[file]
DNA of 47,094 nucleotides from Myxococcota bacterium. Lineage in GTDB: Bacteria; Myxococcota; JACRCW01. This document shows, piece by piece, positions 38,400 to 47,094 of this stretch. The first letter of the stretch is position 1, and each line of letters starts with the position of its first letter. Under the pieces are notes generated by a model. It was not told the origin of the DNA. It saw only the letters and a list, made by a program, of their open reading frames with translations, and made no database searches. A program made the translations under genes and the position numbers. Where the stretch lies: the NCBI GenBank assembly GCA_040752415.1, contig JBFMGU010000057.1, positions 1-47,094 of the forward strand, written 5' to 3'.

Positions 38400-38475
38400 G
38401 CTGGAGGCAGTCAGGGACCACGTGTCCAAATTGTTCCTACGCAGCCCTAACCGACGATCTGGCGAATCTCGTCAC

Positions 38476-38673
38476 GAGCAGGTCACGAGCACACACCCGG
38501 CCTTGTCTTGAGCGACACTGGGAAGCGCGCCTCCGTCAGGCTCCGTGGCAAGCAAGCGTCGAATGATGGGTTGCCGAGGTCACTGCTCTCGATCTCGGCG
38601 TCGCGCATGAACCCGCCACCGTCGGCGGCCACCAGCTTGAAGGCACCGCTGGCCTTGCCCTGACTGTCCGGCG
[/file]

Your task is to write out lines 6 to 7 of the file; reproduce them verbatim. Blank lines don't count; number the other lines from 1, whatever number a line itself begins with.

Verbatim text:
38476 GAGCAGGTCACGAGCACACACCCGG
38501 CCTTGTCTTGAGCGACACTGGGAAGCGCGCCTCCGTCAGGCTCCGTGGCAAGCAAGCGTCGAATGATGGGTTGCCGAGGTCACTGCTCTCGATCTCGGCG